Support needed and requested

The Past, Present and Future, etc series of posts needs your active support.

Years ago ~ ten years ago or so ~ … will the internet change things …?

I need wide support. It is not good enough to be nice.

The Past, Present and Future, etc series will include Depleted Uranium   babies. You have to be more than be nice. I’m more than nice.


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Past, Present and Future, etc # living document revision

A living document which will have many revisions and is expected to grow very large. To consider the London explosions of 7 July 2005, the official response – particularly the actions of Ian Blair, the murder of Jean Charles de Menezes, the relationship to the wider war on terror and both Iraq wars instigated by the Bushes – Gog and Magog, role of the U.S.S. Abraham Lincoln, etc.

Continue ReadingPast, Present and Future, etc # living document revision

NHS news review

There seeems to be very little NHS news today. The news is instead dominated by the results of yesterday’s local and devolved assemblies elections and the vote on adopting the alternative vote voting system. I can’t say that I’m not pleased that the Liberal-Democrats did very poorly.

Conservative election poster 2010

A few recent news articles concerning the UK’s Conservative and Liberal-Democrat coalition government – the ConDem’s – brutal attack on the National Health Service.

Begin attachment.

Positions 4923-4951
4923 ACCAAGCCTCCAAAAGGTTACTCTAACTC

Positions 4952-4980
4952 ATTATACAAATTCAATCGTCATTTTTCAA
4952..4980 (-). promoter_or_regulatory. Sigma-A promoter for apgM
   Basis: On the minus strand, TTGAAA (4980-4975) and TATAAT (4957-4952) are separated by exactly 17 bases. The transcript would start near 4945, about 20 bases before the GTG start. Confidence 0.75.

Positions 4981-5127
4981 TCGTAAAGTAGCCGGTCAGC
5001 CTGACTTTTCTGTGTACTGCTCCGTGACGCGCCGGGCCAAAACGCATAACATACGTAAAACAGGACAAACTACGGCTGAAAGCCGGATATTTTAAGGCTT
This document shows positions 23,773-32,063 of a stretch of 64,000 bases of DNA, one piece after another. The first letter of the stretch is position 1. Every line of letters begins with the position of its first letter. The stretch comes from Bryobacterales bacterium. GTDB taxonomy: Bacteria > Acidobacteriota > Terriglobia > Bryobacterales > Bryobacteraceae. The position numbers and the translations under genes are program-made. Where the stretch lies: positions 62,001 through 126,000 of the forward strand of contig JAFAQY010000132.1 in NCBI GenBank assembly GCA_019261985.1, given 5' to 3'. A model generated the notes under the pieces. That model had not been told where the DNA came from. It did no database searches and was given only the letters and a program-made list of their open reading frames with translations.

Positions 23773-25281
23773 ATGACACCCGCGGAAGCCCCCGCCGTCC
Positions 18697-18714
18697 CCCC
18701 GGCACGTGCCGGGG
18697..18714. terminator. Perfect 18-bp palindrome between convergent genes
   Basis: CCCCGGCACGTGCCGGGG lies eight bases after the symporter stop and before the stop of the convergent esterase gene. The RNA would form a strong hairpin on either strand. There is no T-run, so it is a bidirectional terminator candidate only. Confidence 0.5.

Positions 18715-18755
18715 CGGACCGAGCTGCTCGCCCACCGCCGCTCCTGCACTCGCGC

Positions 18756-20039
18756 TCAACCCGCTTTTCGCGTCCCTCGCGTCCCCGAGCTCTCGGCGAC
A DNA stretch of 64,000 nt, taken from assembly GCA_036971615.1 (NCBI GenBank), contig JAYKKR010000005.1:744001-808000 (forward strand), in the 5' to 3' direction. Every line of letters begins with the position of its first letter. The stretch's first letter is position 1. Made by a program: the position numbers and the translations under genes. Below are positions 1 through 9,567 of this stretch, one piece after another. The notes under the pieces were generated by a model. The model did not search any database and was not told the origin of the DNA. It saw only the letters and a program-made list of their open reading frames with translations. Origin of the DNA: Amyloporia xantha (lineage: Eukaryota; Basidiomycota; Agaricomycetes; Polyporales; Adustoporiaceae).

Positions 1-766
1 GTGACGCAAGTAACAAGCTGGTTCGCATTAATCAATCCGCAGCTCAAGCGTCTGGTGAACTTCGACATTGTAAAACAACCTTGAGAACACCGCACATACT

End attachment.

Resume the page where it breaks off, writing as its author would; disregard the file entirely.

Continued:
Four in ten people cannot afford the dentist – Telegraph

Increased NHS charges and the rising cost of living have forced almost 40pc of people to skip routine visits to the dentist, according to new research.

Higher dental costs have meant that one in five people now pay for this treatment on credit card, potentially incurring interest charges – according to research from insurers Simplyhealth.

But avoiding check ups can prove to be a false economy. The British Dental Association (BDA) said those who cancel appointments and defer treatments often wind up needing emergency treatment which can result in bigger bill – particularly as they may then end up paying for private treatment.

The “free” NHS does not extend to dental charges. In England most adults can expect to pay up to £17 for treatments such as scaling and polishing; £47 for procedures such as fillings or extractions and £204 for crowns, bridges and dentures.

Those who don’t have access to an NHS dentist face even steeper charges, and with latest figures suggesting that one in seven NHS dentist’s lists is now closed to adults – and a further one in 10 refusing children – it is not hard to see why many people have little option but to pay expensive private dental fees.

Fat cats fail to convince over NHS / Britain / Home – Morning Star

Health activists accuse privateers of creating ‘PR puff’ over break-up

Campaigners accused private health companies today of creating “PR puff” to downplay plans to break up the NHS.